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The Top Headlines From AVweb's Expanded,
Illustrated News Coverage At AVweb's
SALES UP (ECONOMY IS UP?) ... FINALLY
Finally, there's some evidence the long-anticipated (and, perhaps,
optimistically forecast) recovery in the aviation industry may have
begun. The General Aviation Manufacturers Association's (GAMA's) first-quarter delivery and billing stats show
healthy increases on both sides of the ledger for the full range of GA
aircraft. Some cautious observers may be quick to point out that figures
for last year were so deeply in the tank that these hopeful signs should
be put in perspective. However, improvement is improvement and GAMA's
figures do point to an overall 21.1-percent increase in billings and
9.7-percent increase in shipments over the first quarter of 2003.
BREAKS VITAL TO RECOVERY...
The perspective granted by recent history may offer a glimpse at just
how "recovery" is relative. Compare Friday's figures with those of the first quarter of 2001 and you might want to put
away the champagne in favor of a shot of scotch. The recent improvement
compares with overall sales from the early 2001 boom by reaching a point
that's 15.8 percent lower. There were 642 sales in the first quarter of
2001 compared to 541 in the same period in 2004, and billings are off by
35 percent (currently $2.38 billion vs. $3.64 billion in 2001). As
tenuous as the good news is, GAMA President Ed Bolen said he hopes
Congress will play a big role in maintaining the current momentum by
renewing a key tax incentive. More...
SEE THE TREND
Another way to gauge recovery (albeit unscientifically) is by the number
of aircraft in the air. AVweb columnist Don Brown works at Atlanta
Center (ZTL) and he says record-high traffic has caught everyone's
attention there. "As far as the controllers at Atlanta Center can tell,
the recovery is already here," Brown told AVweb. He said it's not
uncommon for special events in the Southeast (like The Masters and Sun
'n Fun) to push the traffic count to around 10,000 operations per day.
But on an ordinary weekday in late April, the count hit 10,175. "I
believe it to be the first time ZTL broke 10,000 operations in one day
without a special event occurring in our airspace," Brown said.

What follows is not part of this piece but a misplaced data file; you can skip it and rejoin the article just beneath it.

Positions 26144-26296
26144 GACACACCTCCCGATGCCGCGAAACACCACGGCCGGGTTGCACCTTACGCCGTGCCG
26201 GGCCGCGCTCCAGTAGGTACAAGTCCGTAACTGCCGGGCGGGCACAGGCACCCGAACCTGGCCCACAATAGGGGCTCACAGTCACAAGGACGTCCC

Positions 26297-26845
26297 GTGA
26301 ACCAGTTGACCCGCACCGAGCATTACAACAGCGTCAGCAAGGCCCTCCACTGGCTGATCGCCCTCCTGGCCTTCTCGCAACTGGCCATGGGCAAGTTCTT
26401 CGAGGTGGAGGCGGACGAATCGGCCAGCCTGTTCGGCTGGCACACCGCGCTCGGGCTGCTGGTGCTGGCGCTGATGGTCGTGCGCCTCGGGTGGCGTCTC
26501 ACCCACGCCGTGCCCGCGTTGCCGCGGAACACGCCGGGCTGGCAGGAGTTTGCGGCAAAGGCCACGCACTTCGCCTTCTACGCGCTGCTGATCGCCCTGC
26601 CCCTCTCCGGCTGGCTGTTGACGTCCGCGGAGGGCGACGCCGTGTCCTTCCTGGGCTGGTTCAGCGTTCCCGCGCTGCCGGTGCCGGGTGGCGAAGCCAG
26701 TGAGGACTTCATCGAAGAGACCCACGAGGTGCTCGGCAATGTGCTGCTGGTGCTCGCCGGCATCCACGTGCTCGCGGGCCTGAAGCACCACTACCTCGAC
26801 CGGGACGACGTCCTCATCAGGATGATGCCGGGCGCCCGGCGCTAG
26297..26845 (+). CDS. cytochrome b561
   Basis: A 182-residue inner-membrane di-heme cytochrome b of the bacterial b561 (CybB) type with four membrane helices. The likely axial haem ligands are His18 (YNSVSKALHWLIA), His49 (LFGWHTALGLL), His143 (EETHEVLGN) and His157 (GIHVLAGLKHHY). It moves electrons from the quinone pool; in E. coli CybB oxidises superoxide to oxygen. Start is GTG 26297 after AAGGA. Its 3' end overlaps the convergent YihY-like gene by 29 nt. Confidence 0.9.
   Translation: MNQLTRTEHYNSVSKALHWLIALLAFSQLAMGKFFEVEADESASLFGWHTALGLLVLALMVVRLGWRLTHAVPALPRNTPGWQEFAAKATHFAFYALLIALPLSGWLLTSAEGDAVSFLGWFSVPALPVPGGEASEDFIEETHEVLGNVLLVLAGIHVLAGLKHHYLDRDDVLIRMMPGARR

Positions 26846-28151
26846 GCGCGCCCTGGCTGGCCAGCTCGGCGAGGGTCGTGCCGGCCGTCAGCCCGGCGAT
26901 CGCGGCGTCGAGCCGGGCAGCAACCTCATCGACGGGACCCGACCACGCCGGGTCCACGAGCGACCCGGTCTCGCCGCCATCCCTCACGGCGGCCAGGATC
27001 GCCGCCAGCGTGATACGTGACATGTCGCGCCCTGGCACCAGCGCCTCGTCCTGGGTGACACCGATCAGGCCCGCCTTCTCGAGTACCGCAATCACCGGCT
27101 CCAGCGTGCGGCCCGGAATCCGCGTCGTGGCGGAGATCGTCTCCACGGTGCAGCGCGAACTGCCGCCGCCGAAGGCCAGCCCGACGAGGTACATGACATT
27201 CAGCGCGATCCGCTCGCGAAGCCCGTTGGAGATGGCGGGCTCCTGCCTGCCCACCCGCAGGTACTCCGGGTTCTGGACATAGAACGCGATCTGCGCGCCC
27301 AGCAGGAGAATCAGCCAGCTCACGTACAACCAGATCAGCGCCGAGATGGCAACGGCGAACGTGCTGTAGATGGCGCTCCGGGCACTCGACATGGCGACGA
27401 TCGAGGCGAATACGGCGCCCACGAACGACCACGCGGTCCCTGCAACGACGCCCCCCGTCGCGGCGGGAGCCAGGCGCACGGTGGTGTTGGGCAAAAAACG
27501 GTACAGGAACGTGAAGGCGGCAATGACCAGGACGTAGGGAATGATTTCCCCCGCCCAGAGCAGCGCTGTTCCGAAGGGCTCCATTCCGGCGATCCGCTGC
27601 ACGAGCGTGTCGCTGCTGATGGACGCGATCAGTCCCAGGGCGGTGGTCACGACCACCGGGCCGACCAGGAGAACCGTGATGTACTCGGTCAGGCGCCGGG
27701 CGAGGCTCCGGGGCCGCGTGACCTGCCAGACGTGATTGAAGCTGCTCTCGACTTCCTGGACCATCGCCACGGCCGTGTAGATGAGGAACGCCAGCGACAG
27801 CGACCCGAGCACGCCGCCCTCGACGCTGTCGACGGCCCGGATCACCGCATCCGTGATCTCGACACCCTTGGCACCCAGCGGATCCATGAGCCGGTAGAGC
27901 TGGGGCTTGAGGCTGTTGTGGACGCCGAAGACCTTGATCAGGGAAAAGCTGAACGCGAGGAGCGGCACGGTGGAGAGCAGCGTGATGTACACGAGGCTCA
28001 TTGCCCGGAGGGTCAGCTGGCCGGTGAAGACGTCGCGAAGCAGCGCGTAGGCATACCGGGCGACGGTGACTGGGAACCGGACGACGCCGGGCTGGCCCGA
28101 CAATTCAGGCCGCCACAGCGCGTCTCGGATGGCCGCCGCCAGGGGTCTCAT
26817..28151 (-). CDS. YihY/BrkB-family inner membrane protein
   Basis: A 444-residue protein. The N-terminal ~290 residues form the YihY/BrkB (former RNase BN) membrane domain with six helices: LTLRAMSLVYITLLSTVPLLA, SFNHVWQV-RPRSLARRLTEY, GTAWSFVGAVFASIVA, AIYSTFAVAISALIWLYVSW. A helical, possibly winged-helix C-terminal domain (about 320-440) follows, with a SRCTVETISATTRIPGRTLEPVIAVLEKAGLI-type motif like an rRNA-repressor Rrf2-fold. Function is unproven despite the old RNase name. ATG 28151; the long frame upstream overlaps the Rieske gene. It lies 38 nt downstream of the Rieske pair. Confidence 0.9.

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CONTINUES CRUSADE FOR GA USER FEES
Northwest Airlines is suggesting one or two Minneapolis-area reliever
airports could be closed or some 2,000 private aircraft owners could be
charged to reduce the financial toll on airlines using Minneapolis-St.
Paul International Airport (MSP). The airline is the biggest customer of
the Metropolitan Airports Commission (MAC), which runs MSP and six GA
airports in the Twin Cities area. The MAC is currently subsidizing
operations at the small airports (the subsidy varies between $1.3
million and $7.9 million, depending on who's calculating it) with
revenues from MSP. Northwest, as MSP's biggest tenant, claims the
subsidies indirectly affect its bottom line and at a MAC meeting last
week, the airline said it wants the subsidies to end. More...
PROTEST COST INCREASES
Of course, GA pilots in the area are opposed to the airline's position
and AOPA President Phil Boyer was at the meeting, along with hundreds of
potentially affected pilots. Boyer even met with Minnesota Gov. Tom
Pawlenty on the issue. Boyer told the commission that Minneapolis'
system of hub and reliever airports is a model and it shouldn't be
dismantled "just because ... Northwest Airlines ... finds itself in
economic difficulty -- again." He said the fee increases being pushed by
Northwest would put rates well above the national average.
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FOR RENOWNED PILOT
Tributes are pouring in for a respected aerobatic pilot who died in a
crash in Florida on Friday. Ian Groom, 58, was practicing a flat spin,
which he'd earlier said was his signature maneuver, but for unknown
reasons his Su-31 didn't recover and crashed into the Atlantic about
2,000 feet offshore from Ft. Lauderdale. Groom was quickly recovered
from the crash site but rescue workers couldn't save him. Groom was
preparing to perform in the annual Air and Sea Show, which went ahead as
scheduled. Saturday's air show was dedicated to Groom, and the Canadian
Armed Forces Snowbirds flew a missing-man formation in tribute. Although
Groom was best-known for his aerobatics career (in 2002 he set a world
record flying 57 snap rolls in 26 seconds), he also helped others avoid
WAKES DOZING 767 PILOT
An All Nippon Airways pilot is being tested for a sleep disorder after
he nodded off twice on a March flight -- with a government flight
inspector in the cockpit. In fact it was the inspector, on board for a
routine review, who noticed the 50-year-old pilot was dozing about five
minutes after the Tokyo-to-Yamaguchi-Ube flight reached altitude. The
inspector told the co-pilot, who woke the pilot. A few minutes later,
the pilot was back in dreamland and the co-pilot yelled at him to wake
him up. "I was bathed by the sun and dozed off in spite of myself," the
unidentified pilot is quoted as telling airline officials, according to
the Asahi Shimbun newspaper. More...
CLOSURE CITED IN AIRLINER SCARE
The closure of Meigs Field (for security reasons, remember?) has been